Companies

GHG emissions 700 times higher from financial institutions

According to CDP, GHG emissions associated with financial institutions' investing, lending and underwriting activities are on average over 700 times higher than their direct emissions

Greenhouse gas emissions associated with financial institutions’ inventions, lending and underwriting activities are on average 700 times higher than their direct emissions, according to environmental non-profit CDP.

In its ‘The Time to Green Finance’ report, the organization found nearly all climate-related impacts and risks of global financial institutions originate from financing the wider economy.

Among the 84 institutions highlighted in the report were AXA Group, BNP Paribas, BNY Mellon, HSBC Holdings plc, Legal and General and Nomura Holdings.

In 2020, only 25% of the financial institutions that disclosed their results through CDP’s first financial services climate change questionnaire reported portfolio emissions.

Emily Kreps, global director of capital markets at CDP, said: “The financial services sector is critical to achieving a net zero carbon future. The real economy transition will require a massive amount of capital directed at decarbonizing the economy and enhancing resilience, which only the finance sector can facilitate and provide.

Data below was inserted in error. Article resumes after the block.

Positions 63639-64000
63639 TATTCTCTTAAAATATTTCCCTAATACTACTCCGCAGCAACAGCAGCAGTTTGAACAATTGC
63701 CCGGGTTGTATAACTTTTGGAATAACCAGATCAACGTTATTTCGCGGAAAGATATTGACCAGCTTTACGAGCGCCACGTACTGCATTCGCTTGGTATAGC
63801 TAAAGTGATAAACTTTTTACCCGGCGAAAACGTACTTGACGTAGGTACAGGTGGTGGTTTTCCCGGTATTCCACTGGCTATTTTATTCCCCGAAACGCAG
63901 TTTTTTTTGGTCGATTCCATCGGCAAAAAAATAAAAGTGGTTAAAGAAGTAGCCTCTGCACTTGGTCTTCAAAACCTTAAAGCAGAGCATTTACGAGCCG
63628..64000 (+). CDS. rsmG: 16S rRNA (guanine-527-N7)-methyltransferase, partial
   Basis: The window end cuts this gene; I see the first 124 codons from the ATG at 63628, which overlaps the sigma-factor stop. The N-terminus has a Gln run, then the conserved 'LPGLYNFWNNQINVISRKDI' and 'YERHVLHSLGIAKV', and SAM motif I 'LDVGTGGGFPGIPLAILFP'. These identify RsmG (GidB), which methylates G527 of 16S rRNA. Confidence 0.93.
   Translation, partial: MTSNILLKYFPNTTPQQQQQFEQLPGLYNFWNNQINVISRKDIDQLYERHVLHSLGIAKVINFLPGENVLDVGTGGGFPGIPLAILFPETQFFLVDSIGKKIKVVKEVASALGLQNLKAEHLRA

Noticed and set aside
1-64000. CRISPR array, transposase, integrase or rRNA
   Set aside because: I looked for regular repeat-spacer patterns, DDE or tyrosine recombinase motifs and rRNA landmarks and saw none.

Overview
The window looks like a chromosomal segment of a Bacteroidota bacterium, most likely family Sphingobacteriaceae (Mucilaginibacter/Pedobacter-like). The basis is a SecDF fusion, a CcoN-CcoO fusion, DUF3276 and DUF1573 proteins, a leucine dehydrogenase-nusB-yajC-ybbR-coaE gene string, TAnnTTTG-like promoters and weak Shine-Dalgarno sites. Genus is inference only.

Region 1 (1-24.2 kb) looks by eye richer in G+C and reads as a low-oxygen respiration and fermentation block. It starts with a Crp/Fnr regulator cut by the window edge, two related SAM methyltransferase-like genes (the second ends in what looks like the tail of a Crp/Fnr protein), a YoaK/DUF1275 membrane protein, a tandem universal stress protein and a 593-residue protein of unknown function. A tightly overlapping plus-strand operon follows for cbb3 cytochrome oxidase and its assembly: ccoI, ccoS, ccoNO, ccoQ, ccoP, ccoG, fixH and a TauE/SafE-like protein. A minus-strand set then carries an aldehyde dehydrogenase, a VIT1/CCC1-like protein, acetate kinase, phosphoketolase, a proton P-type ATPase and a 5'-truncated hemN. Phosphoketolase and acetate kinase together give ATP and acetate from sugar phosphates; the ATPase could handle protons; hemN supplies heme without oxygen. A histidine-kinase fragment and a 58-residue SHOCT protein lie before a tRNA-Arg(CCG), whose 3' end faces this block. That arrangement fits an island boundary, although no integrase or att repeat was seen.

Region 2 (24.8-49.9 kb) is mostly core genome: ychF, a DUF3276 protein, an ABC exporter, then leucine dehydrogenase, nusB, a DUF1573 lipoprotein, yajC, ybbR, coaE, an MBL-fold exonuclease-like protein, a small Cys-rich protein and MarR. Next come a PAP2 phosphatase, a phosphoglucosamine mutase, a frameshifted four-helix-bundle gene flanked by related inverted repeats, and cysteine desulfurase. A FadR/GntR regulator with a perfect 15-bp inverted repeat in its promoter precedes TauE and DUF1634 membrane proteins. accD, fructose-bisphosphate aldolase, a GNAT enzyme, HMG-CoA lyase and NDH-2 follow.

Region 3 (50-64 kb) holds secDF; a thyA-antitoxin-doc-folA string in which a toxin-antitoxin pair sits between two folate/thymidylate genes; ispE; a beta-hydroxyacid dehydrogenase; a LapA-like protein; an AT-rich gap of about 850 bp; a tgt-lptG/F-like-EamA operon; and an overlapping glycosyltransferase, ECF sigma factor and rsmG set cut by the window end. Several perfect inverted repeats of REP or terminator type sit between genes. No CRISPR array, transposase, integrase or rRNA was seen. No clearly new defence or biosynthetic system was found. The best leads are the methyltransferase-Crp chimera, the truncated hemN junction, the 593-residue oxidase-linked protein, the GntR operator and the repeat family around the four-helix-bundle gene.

“As regulators move towards mandatory disclosure – CDP, with its 20+ years of providing comparable and TCFD-aligned environmental disclosure data to the capital markets, is ideally positioned to assess the global finance sector’s readiness to respond.”

She added: “For financial institutions that do not currently measure their financed emissions the message from this flagship report is clear – they must start doing so, now, to understand their overall climate-impact and the risks they face.

“We urge all financial institutions to commit to de-carbonize their portfolios by setting science-based emissions reduction targets, aligning all activity with the Paris Agreement and disclosing the impact of their financing activities.”

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